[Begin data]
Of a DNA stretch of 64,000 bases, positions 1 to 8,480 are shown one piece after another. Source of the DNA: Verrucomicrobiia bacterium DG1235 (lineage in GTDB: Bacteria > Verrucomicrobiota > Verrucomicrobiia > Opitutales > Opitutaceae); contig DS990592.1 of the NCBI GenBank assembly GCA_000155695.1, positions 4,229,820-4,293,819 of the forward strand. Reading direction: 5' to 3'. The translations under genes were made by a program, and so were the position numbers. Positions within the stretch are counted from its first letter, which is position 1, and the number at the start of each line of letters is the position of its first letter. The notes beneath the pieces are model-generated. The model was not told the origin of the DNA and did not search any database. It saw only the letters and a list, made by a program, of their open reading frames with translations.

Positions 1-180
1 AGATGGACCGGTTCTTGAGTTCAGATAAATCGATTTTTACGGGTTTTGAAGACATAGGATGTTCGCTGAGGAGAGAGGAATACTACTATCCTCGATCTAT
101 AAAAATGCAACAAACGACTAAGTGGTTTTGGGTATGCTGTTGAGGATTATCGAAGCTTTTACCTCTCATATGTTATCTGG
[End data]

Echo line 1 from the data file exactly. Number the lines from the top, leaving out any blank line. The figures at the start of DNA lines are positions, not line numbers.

Of a DNA stretch of 64,000 bases, positions 1 to 8,480 are shown one piece after another. Source of the DNA: Verrucomicrobiia bacterium DG1235 (lineage in GTDB: Bacteria > Verrucomicrobiota > Verrucomicrobiia > Opitutales > Opitutaceae); contig DS990592.1 of the NCBI GenBank assembly GCA_000155695.1, positions 4,229,820-4,293,819 of the forward strand. Reading direction: 5' to 3'. The translations under genes were made by a program, and so were the position numbers. Positions within the stretch are counted from its first letter, which is position 1, and the number at the start of each line of letters is the position of its first letter. The notes beneath the pieces are model-generated. The model was not told the origin of the DNA and did not search any database. It saw only the letters and a list, made by a program, of their open reading frames with translations.